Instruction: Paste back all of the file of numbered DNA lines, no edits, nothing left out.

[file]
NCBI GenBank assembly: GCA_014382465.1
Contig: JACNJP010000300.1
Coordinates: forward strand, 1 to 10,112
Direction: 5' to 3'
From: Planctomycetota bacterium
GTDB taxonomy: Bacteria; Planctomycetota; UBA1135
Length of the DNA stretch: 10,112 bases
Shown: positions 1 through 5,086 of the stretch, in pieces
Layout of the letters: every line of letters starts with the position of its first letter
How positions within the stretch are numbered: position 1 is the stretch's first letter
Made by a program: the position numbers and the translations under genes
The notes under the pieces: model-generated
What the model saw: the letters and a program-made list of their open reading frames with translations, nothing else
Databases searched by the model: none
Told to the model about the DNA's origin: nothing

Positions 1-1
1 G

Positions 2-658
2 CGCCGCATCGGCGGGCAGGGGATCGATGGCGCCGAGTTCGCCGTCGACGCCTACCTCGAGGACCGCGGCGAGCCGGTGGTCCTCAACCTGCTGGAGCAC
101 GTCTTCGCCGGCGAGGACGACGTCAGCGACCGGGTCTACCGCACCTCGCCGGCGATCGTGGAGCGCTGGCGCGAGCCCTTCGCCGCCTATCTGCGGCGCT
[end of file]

NCBI GenBank assembly: GCA_014382465.1
Contig: JACNJP010000300.1
Coordinates: forward strand, 1 to 10,112
Direction: 5' to 3'
From: Planctomycetota bacterium
GTDB taxonomy: Bacteria; Planctomycetota; UBA1135
Length of the DNA stretch: 10,112 bases
Shown: positions 1 through 5,086 of the stretch, in pieces
Layout of the letters: every line of letters starts with the position of its first letter
How positions within the stretch are numbered: position 1 is the stretch's first letter
Made by a program: the position numbers and the translations under genes
The notes under the pieces: model-generated
What the model saw: the letters and a program-made list of their open reading frames with translations, nothing else
Databases searched by the model: none
Told to the model about the DNA's origin: nothing

Positions 1-1
1 G

Positions 2-658
2 CGCCGCATCGGCGGGCAGGGGATCGATGGCGCCGAGTTCGCCGTCGACGCCTACCTCGAGGACCGCGGCGAGCCGGTGGTCCTCAACCTGCTGGAGCAC
101 GTCTTCGCCGGCGAGGACGACGTCAGCGACCGGGTCTACCGCACCTCGCCGGCGATCGTGGAGCGCTGGCGCGAGCCCTTCGCCGCCTATCTGCGGCGCT